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Directed by: Alysse Leite-Rogers
Synopsis: A waitress at an upscale restaurant reaches her tipping point with a table of difficult customers and concocts a special dish of revenge.
Comedies are so hard to pull off and you and your team have done that. What's the secret to creating good comedies?
I wish I knew because I myself am not funny. But I do see humor all around me because often life, situations, and people are totally absurd. So I guess my short answer is not trying to be funny and actually pulling from past experiences and people you know. The recipe for a successful comedy is first and foremost the cast. followed by a solid script. Then lightly pepper in sound and music to punctuate the story and humor.
The cast is excellent and lead actress Fiona Vrooms timing is impeccable. Did you just say "action" and let her roll with it?
A casting director friend sent me Fiona's audition tape for another project and I instantly knew we had found our "Debbie." She has one of the most expressive faces I've ever seen. You can't take your eyes off her. In post, it was difficult to pick which take to use in her CU's (close-ups) because they were all slightly different but all equally mesmerizing. We met for coffee before the shoot and discussed the character and some back story and the rest was all her. Her timing and instincts are spot on. I never gave her any timing notes because she was too darn good...and I hold that against her.
You've got a veteran cast with actors like Brian Markinson instantly recognizable to Mad Men and Fargo fans, for example. How do you wrangle veteran actors into a new project? Is there one word that gets them excited?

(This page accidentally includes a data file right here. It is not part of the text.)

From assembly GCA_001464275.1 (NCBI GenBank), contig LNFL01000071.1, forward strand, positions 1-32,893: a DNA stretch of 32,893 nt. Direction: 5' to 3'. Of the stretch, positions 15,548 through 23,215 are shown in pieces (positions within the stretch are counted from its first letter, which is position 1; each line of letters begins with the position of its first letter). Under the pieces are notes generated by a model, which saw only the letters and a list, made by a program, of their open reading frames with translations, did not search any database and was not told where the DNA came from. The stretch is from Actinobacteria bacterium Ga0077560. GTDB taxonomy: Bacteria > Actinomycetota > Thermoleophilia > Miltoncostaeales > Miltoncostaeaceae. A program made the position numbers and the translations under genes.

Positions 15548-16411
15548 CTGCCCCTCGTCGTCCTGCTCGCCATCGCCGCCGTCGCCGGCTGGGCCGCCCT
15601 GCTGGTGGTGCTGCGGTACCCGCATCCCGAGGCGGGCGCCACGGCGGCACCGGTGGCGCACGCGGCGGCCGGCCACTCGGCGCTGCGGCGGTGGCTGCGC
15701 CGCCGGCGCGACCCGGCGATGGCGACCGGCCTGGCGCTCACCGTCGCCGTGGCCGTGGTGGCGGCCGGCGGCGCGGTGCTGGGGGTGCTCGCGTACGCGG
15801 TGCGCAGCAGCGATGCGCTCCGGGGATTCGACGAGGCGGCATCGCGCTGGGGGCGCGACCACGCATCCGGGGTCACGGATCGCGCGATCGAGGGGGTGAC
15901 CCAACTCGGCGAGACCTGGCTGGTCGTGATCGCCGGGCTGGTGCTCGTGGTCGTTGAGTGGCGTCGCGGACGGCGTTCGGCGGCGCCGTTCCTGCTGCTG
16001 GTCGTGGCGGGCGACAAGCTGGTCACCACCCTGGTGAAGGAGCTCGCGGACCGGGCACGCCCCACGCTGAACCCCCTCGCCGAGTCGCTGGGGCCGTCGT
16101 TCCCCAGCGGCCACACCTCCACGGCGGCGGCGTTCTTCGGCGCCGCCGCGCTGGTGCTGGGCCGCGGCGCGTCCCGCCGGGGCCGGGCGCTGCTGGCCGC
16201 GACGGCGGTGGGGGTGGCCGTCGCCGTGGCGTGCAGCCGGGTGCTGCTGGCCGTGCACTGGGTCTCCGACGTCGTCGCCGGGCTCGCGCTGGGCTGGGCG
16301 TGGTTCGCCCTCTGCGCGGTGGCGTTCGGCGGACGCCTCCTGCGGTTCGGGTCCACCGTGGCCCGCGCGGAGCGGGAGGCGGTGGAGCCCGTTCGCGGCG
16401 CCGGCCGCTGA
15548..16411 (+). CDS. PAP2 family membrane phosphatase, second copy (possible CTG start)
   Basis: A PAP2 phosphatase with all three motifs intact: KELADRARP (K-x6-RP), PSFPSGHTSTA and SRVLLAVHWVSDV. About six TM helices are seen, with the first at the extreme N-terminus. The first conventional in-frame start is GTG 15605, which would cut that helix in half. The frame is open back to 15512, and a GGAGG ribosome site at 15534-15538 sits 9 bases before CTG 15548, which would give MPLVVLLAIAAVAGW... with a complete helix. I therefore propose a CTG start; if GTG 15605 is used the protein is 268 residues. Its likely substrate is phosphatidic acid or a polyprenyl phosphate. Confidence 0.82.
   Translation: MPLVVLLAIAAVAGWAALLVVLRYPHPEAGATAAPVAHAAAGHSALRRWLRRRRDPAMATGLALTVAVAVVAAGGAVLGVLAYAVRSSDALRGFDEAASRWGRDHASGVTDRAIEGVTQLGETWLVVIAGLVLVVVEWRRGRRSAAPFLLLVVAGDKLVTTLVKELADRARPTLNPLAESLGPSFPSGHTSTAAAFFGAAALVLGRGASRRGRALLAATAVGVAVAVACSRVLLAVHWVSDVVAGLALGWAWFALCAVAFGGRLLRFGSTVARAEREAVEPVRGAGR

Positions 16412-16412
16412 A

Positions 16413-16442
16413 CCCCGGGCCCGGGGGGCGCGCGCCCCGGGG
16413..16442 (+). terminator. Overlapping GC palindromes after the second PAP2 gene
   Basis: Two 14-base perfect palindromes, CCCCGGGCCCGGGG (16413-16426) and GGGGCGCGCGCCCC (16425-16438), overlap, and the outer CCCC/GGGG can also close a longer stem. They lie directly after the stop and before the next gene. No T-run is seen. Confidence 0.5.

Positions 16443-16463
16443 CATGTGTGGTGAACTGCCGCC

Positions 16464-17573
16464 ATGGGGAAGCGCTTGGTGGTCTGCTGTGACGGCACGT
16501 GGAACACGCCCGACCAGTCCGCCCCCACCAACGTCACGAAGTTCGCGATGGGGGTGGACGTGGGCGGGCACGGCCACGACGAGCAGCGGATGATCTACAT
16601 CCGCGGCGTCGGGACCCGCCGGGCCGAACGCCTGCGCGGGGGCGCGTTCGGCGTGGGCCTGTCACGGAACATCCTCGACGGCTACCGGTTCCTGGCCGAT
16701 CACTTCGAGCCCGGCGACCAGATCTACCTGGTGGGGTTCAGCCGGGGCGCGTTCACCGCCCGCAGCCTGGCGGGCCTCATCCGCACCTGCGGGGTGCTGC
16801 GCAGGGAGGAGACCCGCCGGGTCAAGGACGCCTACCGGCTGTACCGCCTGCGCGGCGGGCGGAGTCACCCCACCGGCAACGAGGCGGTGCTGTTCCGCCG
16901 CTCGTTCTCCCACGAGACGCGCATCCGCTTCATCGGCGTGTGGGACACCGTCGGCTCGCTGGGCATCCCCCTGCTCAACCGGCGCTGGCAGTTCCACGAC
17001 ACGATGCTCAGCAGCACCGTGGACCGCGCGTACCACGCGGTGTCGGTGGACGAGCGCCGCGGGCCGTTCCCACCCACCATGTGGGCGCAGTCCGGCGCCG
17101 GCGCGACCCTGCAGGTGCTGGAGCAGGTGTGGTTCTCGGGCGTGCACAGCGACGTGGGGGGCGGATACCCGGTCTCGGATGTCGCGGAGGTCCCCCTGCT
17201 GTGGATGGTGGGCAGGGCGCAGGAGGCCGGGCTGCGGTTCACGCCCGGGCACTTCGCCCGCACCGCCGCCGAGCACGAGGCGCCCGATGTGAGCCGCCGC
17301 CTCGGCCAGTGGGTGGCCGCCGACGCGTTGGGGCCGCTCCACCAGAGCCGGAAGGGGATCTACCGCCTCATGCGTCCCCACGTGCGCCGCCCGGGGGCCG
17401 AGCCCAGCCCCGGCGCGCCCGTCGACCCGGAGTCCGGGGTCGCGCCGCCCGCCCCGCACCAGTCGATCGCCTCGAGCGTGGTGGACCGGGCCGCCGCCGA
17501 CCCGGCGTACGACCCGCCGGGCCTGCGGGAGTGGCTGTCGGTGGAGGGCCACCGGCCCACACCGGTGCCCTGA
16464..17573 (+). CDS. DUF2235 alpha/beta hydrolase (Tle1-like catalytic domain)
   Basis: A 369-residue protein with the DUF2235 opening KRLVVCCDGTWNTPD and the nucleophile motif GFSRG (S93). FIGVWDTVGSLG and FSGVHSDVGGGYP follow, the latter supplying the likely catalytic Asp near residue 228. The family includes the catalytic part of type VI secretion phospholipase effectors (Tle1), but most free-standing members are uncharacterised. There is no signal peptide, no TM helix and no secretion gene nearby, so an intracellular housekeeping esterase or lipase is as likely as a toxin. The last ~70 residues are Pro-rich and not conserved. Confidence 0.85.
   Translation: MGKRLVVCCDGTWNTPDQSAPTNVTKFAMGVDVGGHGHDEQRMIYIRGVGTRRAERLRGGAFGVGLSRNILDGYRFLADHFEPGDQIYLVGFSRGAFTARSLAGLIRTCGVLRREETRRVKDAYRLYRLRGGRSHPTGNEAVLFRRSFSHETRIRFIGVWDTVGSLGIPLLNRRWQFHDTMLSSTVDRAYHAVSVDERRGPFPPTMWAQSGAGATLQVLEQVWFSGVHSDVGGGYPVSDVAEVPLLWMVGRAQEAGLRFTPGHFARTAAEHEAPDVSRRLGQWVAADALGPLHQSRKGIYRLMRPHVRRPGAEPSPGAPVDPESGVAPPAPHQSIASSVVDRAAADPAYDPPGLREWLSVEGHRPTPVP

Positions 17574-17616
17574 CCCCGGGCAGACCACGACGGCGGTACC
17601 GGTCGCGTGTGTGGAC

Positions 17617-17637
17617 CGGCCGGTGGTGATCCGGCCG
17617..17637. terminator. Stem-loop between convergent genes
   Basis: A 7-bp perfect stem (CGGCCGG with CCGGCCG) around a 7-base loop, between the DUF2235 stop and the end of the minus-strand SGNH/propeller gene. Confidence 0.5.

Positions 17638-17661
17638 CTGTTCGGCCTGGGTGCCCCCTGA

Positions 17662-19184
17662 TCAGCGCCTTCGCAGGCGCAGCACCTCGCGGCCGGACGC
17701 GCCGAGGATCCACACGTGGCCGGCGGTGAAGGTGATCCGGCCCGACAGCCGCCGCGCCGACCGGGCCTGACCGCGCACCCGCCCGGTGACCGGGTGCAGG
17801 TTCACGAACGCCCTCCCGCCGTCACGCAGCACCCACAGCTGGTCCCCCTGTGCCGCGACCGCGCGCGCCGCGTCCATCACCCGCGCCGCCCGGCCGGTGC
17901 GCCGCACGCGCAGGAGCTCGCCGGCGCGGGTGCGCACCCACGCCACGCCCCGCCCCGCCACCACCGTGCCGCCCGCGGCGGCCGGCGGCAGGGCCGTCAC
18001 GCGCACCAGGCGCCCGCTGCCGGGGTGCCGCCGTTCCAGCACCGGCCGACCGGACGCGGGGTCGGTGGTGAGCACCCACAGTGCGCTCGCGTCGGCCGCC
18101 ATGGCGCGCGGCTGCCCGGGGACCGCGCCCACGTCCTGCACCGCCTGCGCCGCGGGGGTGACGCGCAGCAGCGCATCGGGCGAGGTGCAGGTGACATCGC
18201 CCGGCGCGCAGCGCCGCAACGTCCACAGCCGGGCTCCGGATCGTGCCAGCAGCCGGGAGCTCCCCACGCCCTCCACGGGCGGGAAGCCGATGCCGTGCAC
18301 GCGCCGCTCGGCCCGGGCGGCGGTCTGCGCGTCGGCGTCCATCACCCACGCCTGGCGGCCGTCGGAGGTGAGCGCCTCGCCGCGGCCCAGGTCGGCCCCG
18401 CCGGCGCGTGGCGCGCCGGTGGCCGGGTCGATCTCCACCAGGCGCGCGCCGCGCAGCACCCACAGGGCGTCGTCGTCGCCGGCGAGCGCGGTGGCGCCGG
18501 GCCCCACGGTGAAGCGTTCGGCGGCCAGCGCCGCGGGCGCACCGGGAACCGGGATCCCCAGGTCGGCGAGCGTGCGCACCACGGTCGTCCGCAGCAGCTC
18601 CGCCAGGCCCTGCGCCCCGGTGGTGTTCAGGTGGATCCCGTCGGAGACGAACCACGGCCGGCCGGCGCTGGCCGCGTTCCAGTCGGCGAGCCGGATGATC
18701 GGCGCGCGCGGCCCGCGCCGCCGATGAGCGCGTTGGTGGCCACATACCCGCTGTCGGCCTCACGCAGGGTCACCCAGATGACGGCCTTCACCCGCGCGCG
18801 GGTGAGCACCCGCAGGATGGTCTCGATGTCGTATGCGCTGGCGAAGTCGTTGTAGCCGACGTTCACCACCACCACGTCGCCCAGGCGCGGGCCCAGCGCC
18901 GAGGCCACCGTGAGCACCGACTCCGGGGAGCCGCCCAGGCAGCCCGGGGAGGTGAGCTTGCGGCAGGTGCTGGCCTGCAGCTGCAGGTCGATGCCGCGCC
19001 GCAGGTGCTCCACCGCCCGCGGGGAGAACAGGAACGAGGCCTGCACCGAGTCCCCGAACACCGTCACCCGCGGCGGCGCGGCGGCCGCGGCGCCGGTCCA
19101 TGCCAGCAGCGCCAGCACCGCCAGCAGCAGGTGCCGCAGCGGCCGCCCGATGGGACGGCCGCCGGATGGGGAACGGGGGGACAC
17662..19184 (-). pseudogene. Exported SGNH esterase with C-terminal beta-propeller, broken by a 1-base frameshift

I was lucky to have worked with them over my career as a 1st AD (assistant director) in television so I simply emailed them the script and "the ask." I mean, these are all working, professional actors. Why would they want to do a freebie short film? But they all shockingly said yes! I couldn't believe it and still can't. They were my dream team. I literally imagined them all in my mind's eye while Sean and I were writing. The only person I hadn't worked with was Fiona (and we know what a gem that turned out to be). I was further shocked that everyone's schedule allowed for them to be free those two shooting days. The universe aligned somehow. I was genuinely excited at having them all and I think they felt that.
There is real ensemble feel in this film. How does a director create and control that feeling?
"There are no small parts." I think you get that sense in the film. I think caring and nurturing each character both on the page and on the set whether they have 1 line or 30 lines. Also, casting is everything! These actors owned their characters so completely: their nuances, the dialogue, their ability to listen to one another. I can't say enough how brilliant and bang on they all were.
Who are your comedic films inspirations?
Anything by Christopher Guest. Early Woody Allen. Melissa McCarthy.